Program received signal SIGSEGV, Segmentation fault.
0xff2209e8 in _write () from /usr/lib/libc.so.1
(gdb) up
#1 0xff212bf4 in _xflsbuf () from /usr/lib/libc.so.1
(gdb) up
#2 0xff21000c in _flsbuf () from /usr/lib/libc.so.1
(gdb) up
#3 0x00000037 in ?? ()
(gdb) up
#4 0x00000037 in ?? ()
(gdb) up
Previous frame identical to this frame (corrupt stack?)
(gdb) up
Initial frame selected; you cannot go up.
(gdb)

Any help?

It is actually crazy. I have a call to a recursive function process() which recursively calls itself for 22460 times, but after taht it executes exactly the first line inside process which is cout<<"hi"; after which it says seg. fault and shows the above error. If I type another cout<"hi"; again after that, it executes the first cout and gives a seg fault. I mean it exactly executes the first line in the function and gives a seg. fault immediatley. I wonder what's happening

what's happening is called stack overflow. Each recursive call required a little more stack space (or a lot more depending on how you wrote the function). Try to figure out how much stack space the function needs, add about 8 bytes for return address then multiply that by 22460. That could be a huge amount of memory.

How to figure out how much stack space the function needs

How to add 8 bytes for return address then multiply that by 22460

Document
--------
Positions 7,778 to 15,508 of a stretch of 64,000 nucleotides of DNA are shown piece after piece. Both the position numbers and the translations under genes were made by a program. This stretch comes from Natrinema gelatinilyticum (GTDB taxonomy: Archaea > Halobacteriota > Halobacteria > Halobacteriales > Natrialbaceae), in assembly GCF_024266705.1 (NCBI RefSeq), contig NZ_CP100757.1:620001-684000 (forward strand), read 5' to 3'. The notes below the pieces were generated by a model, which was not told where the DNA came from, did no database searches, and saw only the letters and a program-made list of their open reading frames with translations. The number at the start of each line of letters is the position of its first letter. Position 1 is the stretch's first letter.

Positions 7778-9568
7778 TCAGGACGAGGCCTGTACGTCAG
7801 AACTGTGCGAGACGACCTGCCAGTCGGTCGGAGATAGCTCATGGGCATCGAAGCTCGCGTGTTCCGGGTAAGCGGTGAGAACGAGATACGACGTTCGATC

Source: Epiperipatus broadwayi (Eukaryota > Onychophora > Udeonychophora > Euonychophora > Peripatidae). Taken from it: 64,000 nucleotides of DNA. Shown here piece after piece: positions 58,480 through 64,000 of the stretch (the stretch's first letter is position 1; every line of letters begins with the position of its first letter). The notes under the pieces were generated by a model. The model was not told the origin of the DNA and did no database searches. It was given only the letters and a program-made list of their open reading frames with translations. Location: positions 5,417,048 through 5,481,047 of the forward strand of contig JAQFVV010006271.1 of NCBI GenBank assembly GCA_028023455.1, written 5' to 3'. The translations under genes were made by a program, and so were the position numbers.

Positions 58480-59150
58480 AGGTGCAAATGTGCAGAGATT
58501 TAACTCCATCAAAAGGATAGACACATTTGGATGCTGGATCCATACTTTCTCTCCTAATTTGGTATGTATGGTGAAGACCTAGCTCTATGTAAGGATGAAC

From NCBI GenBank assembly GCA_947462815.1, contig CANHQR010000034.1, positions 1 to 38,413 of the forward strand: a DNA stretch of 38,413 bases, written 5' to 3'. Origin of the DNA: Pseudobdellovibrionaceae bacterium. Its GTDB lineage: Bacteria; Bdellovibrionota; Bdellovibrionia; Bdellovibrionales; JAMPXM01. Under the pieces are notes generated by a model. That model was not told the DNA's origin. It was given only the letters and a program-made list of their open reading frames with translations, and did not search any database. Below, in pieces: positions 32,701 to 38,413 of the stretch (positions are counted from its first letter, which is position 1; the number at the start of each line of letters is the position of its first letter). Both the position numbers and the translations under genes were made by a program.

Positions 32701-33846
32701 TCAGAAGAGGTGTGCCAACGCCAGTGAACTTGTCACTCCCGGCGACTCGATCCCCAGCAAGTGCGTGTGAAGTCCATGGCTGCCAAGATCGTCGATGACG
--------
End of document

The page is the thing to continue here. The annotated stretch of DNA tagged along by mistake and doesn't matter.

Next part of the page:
I am new to C++ programming and dont have much idea. Can you give me an example or something

It's just simple maths

void process ( int a, int b ) {
  char var[10];
  process( 0, 0 );
}

You have a char array, so that's 10 bytes.
Two integers - say 4 bytes each (total 8).
Each call has a fixed overhead of several bytes (say saving the return address of the call), another 8.

So that's 26 bytes in this example.
26 * 22460 = 583960
which is way over 1/2MB.

Consider that many systems limit the stack space to a few MB in total anyway, then you don't need too many more local variables before you're in deep trouble.

The first thing you should do is look for a non-recursive solution (there is always a non-recursive solution).

I actaully tried calling non recursively and it works. I tried calling the function non-recursively more than 4 or 5 times and it still works. But for recursive function as I mentioned it loops for around 22460 times after which it seg. faults. By anyway can I find which line wrong memory allocation is taking place?

You can also find out the limits using getrlimit. So check if you're going over it or not.

It's just simple maths

void process ( int a, int b ) {
  char var[10];
  process( 0, 0 );
}

You have a char array, so that's 10 bytes.
Two integers - say 4 bytes each (total 8).
Each call has a fixed overhead of several bytes (say saving the return address of the call), another 8.

So that's 26 bytes in this example.
26 * 22460 = 583960...

we need to also take into acount
a. padding that would be added to align data (eg. in the above example, 2 bytes for the char array in a 32 bit architecture).
b. many compilers would also insert canaries on the stack to enable stack smashing protection. microsoft c++ 8, icc 9, gcc on FreeBSD, NetBsd, OpenBSD and SystemX all implement canaries by default. these canaries would be there in every stack frame (see http://en.wikipedia.org/wiki/Stack-smashing_protection#Implementations )

commented: hi +6
commented: nice +20